-Lucky Stage 5
-Lucky Feed Neck
-Junkie Hose Kit
-Junkie Screw Kit
-And much more to come
It's a true BOB (Bolt Out Back) design, unlike its competitors.
Please see the review.
I woke up to find a small box at my doorstep. I figured it was a dvd I had ordered, but to my surprise it was from Lucky Paintball. Opening the box revealed stickers, a small baggie with a few things inside, tons of foam peanuts, and something bubble wrapped. When I saw the sticker had Lucky logo's all over them, my heart started pounding. In my hands was the infamous Lucky Stage 5. I was ready throw, literally throw everything else aside and tear open the bubble wrap to look at my gift. I didn't, thank god, I needed the things inside the baggie.
The Baggie included a small screw that held the eye plate cover on, and 2 washers. At further glance, the inside had rubber molded into it. Not a bad idea, then again, Lucky normally does it part there.
Unwrapping the bubble wrap revealed the Stage 5 body. The pictures shown on Lucky's forum does not do this justice. The milling was clean and crisp. The ano looked flawless. They could have done something about the rear cap, it looks like a woman's breast. Not that I don't like women's breasts, it looks rather dull on the body. All in all, I was quite pleased in my 175$ purchase. Or so I thought...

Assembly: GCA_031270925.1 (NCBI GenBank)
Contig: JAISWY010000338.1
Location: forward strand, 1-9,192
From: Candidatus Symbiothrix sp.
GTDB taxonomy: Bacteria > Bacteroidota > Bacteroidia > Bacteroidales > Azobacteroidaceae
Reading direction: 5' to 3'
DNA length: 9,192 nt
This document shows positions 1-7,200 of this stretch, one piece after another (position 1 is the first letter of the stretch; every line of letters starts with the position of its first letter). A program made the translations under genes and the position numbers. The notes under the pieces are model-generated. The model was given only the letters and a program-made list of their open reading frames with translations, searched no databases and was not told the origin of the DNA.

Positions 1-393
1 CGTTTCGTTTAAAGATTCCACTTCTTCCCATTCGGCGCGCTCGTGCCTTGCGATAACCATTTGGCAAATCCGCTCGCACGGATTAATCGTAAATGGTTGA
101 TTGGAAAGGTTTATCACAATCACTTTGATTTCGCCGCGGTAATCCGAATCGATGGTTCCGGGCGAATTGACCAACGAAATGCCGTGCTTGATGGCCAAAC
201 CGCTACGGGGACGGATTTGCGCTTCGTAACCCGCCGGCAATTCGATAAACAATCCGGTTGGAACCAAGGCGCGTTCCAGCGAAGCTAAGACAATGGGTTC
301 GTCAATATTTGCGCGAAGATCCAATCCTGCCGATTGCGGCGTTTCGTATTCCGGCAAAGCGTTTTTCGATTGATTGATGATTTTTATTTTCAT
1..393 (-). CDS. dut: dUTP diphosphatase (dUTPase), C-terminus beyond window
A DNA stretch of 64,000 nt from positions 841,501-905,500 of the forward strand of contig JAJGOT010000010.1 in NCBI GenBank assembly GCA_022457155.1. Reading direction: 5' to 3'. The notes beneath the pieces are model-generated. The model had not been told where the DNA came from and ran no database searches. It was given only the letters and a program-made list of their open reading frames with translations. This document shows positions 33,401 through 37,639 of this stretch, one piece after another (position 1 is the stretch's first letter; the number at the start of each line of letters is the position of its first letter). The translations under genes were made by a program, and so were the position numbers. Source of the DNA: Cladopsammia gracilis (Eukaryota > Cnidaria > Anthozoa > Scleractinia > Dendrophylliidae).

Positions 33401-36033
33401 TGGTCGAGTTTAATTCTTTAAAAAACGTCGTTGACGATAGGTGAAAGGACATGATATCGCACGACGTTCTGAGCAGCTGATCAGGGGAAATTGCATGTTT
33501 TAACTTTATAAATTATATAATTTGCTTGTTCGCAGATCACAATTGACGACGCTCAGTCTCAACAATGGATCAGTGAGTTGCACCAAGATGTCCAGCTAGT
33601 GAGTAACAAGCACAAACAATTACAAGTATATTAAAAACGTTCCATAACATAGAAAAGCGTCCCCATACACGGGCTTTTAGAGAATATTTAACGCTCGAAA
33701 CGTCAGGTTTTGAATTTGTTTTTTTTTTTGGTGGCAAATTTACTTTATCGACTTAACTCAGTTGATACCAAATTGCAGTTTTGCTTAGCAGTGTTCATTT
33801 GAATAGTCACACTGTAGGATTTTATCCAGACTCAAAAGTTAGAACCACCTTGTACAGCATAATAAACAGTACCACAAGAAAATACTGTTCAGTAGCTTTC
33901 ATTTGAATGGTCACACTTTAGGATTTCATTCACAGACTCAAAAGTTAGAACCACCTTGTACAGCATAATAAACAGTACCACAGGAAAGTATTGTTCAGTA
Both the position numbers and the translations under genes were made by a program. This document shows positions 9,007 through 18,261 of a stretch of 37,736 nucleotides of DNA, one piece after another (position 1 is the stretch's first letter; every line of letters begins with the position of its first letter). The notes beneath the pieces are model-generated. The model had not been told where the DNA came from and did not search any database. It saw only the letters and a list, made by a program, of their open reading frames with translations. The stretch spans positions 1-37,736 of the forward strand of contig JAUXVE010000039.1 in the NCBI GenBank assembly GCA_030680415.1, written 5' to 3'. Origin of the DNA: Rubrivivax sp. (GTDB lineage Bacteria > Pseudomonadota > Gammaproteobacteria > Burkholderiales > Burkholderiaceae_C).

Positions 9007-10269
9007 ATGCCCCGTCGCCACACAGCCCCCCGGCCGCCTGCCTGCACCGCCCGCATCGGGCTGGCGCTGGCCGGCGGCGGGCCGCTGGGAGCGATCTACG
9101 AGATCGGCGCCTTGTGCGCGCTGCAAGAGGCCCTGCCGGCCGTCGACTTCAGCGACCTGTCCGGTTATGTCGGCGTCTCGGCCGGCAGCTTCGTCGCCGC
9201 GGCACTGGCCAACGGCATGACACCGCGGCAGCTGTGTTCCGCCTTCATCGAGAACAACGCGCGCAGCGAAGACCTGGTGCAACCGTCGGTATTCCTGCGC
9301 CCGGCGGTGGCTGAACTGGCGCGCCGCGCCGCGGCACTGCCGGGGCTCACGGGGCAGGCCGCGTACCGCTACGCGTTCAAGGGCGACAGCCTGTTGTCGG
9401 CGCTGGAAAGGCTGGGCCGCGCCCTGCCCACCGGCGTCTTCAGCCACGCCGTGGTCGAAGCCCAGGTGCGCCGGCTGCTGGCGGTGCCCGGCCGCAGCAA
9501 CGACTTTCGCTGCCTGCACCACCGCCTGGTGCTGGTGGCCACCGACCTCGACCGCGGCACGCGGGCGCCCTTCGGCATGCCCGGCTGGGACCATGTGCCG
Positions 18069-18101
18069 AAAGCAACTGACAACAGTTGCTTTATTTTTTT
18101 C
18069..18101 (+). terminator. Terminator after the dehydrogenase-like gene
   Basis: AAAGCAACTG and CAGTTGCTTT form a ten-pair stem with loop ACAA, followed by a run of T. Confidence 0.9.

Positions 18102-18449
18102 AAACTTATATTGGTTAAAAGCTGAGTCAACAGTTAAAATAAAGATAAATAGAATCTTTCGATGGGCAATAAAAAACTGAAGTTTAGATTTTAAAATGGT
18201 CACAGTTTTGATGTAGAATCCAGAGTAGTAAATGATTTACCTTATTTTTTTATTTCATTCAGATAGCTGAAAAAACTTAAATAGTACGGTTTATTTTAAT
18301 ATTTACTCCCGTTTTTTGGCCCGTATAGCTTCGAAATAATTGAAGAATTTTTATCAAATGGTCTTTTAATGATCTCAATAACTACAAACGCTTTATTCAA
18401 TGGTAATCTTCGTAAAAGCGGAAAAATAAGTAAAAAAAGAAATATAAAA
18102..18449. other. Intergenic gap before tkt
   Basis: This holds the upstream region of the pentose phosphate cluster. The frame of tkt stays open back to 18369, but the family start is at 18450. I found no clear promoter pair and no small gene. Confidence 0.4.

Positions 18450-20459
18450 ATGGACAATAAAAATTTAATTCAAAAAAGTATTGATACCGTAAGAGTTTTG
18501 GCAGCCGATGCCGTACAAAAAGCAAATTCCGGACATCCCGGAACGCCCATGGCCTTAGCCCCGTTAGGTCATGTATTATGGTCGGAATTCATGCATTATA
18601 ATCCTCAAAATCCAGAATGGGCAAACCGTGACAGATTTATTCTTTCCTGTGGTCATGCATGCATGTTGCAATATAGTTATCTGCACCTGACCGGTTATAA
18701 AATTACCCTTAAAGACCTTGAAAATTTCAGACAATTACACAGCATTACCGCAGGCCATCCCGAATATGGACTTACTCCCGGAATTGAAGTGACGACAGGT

I had just came from the backyard when I found the box. I was getting my ION tuned, ready for the weekend. Getting ready to install the Stage 5, I had to remove all the stock parts. No problem, I do it allt he time. So I did...
Taking off the rear cap I saw a green thing. This turned out to be the bolt stop. My theory I had made month back was very very close to the actual design. And I'm still shocked this hadn't been made sooner. I'm glad it was Lucky that did it though. They're a good company. The could have included the inner oring for the bolt stop, but it wasn't a big deal. I took it off the stock bolt stop and continued getting it ready. Lubed everything that needed to be lubed, bolt and bolt stop were inside the body, and the capped was screwed on. I was ready to air it up.
I screwed on my Dye Throttle tank, which had about 2,000 psi left. I made sure to drop my reg, just to be safe. Raising it, I heard the ION air up. I think I felt like a giddy school girl at the time. My girlfriend didn't, I was grinning ear to ear, and she gave me a strange look. Turned the baby on, dried fired, and oooh baby, I think I needed to change my pants. I was all geared up for weekend to play. But that's when I discovered a few problem....